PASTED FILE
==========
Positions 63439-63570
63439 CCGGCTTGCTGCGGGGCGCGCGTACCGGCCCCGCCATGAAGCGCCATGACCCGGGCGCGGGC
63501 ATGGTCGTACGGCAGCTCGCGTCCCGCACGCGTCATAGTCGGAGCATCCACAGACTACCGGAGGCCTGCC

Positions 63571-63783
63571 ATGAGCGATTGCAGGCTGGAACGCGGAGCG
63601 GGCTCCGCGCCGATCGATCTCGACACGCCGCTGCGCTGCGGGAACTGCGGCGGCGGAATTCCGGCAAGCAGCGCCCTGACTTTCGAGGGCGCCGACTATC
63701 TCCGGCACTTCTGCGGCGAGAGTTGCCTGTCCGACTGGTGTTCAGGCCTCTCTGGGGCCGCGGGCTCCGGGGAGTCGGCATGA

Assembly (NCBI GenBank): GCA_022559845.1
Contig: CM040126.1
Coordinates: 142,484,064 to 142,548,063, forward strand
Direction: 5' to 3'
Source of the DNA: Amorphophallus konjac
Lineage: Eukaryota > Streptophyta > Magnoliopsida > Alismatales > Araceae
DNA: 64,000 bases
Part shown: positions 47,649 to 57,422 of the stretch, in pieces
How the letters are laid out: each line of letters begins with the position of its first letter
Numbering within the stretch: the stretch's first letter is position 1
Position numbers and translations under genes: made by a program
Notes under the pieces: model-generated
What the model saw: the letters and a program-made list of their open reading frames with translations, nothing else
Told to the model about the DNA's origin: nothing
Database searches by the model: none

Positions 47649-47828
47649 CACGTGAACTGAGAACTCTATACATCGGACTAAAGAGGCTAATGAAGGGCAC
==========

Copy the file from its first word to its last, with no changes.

Positions 63439-63570
63439 CCGGCTTGCTGCGGGGCGCGCGTACCGGCCCCGCCATGAAGCGCCATGACCCGGGCGCGGGC
63501 ATGGTCGTACGGCAGCTCGCGTCCCGCACGCGTCATAGTCGGAGCATCCACAGACTACCGGAGGCCTGCC

Positions 63571-63783
63571 ATGAGCGATTGCAGGCTGGAACGCGGAGCG
63601 GGCTCCGCGCCGATCGATCTCGACACGCCGCTGCGCTGCGGGAACTGCGGCGGCGGAATTCCGGCAAGCAGCGCCCTGACTTTCGAGGGCGCCGACTATC
63701 TCCGGCACTTCTGCGGCGAGAGTTGCCTGTCCGACTGGTGTTCAGGCCTCTCTGGGGCCGCGGGCTCCGGGGAGTCGGCATGA

Assembly (NCBI GenBank): GCA_022559845.1
Contig: CM040126.1
Coordinates: 142,484,064 to 142,548,063, forward strand
Direction: 5' to 3'
Source of the DNA: Amorphophallus konjac
Lineage: Eukaryota > Streptophyta > Magnoliopsida > Alismatales > Araceae
DNA: 64,000 bases
Part shown: positions 47,649 to 57,422 of the stretch, in pieces
How the letters are laid out: each line of letters begins with the position of its first letter
Numbering within the stretch: the stretch's first letter is position 1
Position numbers and translations under genes: made by a program
Notes under the pieces: model-generated
What the model saw: the letters and a program-made list of their open reading frames with translations, nothing else
Told to the model about the DNA's origin: nothing
Database searches by the model: none

Positions 47649-47828
47649 CACGTGAACTGAGAACTCTATACATCGGACTAAAGAGGCTAATGAAGGGCAC